the spaz of fitness has arrived

Practical Programming and Progress

In Training on August 10, 2012 at 10:31 pm

It’s been a long week of many goodbyes. I miscounted in my last post… apparently, by the end of this week, I will have bid farewell to six friends who are permanently leaving this city. There are small things about State College that irk me– its isolation, the expense of housing, the long winters and the lack of sun…– but really, this city would be livable if it weren’t for the transience of it. I’ve only been here for two years, but I’m already tired of watching people leave. So many times now, I’ve witnessed the beginnings of a promising friendship, but seen it stretched too thin over great distances and snapped… Anyway, that’s irrelevant to most of you, but it’s my excuse for the lack of updates lately. The lifts are still progressing, albeit slower now. I can only add about 2.5lbs to my squat per week and my press has stalled yet again. My deadlift increased according to plan, but my form is decaying, so I’m sticking with this weight (195 x 5) for at least another week.

I’ve also finished reading Practical Programming, which was an enlightening experience. Though the book starts slowly, the latter half is rather useful. It’s divided usefully into programming techniques for “novice,” “intermediate,” and “advanced” athletes. It’s also helped me understand a bit about the current training stage I’m in. As these weights get heavier, I’m noticing that the lifts are also becoming a bit more taxing– nothing serious. I still don’t feel debilitatingly sore the next day, or exhausted… but I’ve noticed I can screw around less after my lifting. Before, despite all the coach’s warnings against overtraining, I felt all right messing around the gym after lifting because I didn’t feel much impact from the strength work… but now, after only 5 deadlifts, I can sense a bit of energy drainage. I find this encouraging… at least, what I’ve gathered from Practical Programming, it means I’m finally working a bit closer to my genetic potential… whereas before, I was so entrenched in the “novice” stage that most of what I could do just wasn’t as physically exhaustive.

What was heartening for me is that Rippetoe provides a chart at the end of Practical Programming detailing the lift statistics for a “novice,” “intermediate,” and “advanced” athlete. According to my internet research (Google wisdom, if you will), I believe that Rippetoe removed these charts from the second edition of Practical Programming because they were often misapplied. They were meant as general guidelines and not necessarily in direct correspondence to the training phases that he describes in the book. Nevertheless, keeping in mind that these are very rough standards, I’m happy to see that all my lifts are firmly beyond the “intermediate” minimum– creeping towards “advanced.” Technically, my deadlift is well within the “advanced” range, and my max bench should be close, but I haven’t tested a 1rm in a long time.*

[*I’ve included a copy of Rippetoe’s charts at the end of this post in case you’d like to look up your own lifts]

This is my roundabout way of circling back to the topic that I feel I need to switch up my programming soon. My squat progress is slowing, my cleans have slowed to moving up 2.5lbs every three weeks or so, etc… I think instead of doing two heavy back squat days a week, I may change to either one back squat and one front squat day, or one heavy day and one light day for speed work. That’s another observation I’ve made– I definitely lack in just power production. I move everything slowly– or at least it feels that way. I don’t “explode” when I lift… or when I run, or kettlebell swing, etc. It’s why I’ve felt like I never quite tapped into my potential… I need to practice tapping into that explosive force more– which is why speed work appeals to me. But front squats may help my clean, so those are also tempting.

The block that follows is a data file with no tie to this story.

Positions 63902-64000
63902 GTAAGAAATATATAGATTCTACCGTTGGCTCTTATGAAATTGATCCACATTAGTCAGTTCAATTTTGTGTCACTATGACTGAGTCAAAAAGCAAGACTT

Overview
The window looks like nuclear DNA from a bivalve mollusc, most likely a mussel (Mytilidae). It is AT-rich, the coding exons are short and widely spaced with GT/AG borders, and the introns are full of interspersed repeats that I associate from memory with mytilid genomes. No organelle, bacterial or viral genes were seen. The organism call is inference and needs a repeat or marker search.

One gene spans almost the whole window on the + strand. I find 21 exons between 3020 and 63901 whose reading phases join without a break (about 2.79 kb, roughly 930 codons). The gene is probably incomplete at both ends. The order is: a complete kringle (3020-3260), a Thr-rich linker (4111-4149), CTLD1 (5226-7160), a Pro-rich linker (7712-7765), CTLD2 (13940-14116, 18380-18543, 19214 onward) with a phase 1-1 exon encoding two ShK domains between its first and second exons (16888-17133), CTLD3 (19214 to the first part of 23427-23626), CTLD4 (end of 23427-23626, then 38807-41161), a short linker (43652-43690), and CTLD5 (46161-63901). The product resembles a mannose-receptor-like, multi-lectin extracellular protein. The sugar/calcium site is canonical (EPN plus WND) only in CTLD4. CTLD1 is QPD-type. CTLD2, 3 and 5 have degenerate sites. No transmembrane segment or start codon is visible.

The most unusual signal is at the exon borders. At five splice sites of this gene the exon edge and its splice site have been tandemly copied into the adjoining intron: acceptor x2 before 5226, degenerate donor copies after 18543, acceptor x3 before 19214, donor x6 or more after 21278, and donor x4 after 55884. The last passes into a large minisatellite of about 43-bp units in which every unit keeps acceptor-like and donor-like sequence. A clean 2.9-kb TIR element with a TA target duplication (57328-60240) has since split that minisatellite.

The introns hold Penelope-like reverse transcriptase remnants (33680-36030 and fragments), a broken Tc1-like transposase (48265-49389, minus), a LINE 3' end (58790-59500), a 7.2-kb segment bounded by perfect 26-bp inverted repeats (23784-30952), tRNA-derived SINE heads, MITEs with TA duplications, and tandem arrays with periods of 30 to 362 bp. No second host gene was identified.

The lifting protocol detailed by CrossFit strength bias incorporates the basic lifts, giving you room to play with 3×5 or 5×3 as needed, as well as work with lighter loads and higher reps for explosiveness and endurance. I like that it works both the back and the front squat, but am perplexed that they neglect the bench. It makes sense, though, as CrossFit workouts rarely include the bench press… I may review the CF Journal article on its programming again (here for those of you with CF Journal subscriptions) and report back. Also, their metcon lengths are 20 minutes or less as opposed to my current program’s (70’s Big S&C) 15 minutes or less. I won’t switch over until I’m confident that I’ve exhausted my linear progression… Another thing I have to keep in mind: I want to participate in the Iron Lion Open– Penn State’s annual powerlifting competition– later this fall, and hope to train partially with the powerlifting team in preparation for that… so who knows how my training will shift to accommodate that. I’m pretty sure that, surrounded by actual powerlifters, I have a solid chance of coming in deead last… but the experience will be good for me– even just the few months of training with athletes seriously committed to getting stronger.

Anyway, happy Friday. Hope you all have lovely weekend plans 🙂

Rippetoe’s Practical Programming Novice/Intermediate/Advanced Standards (remember, these are very rough guidelines)

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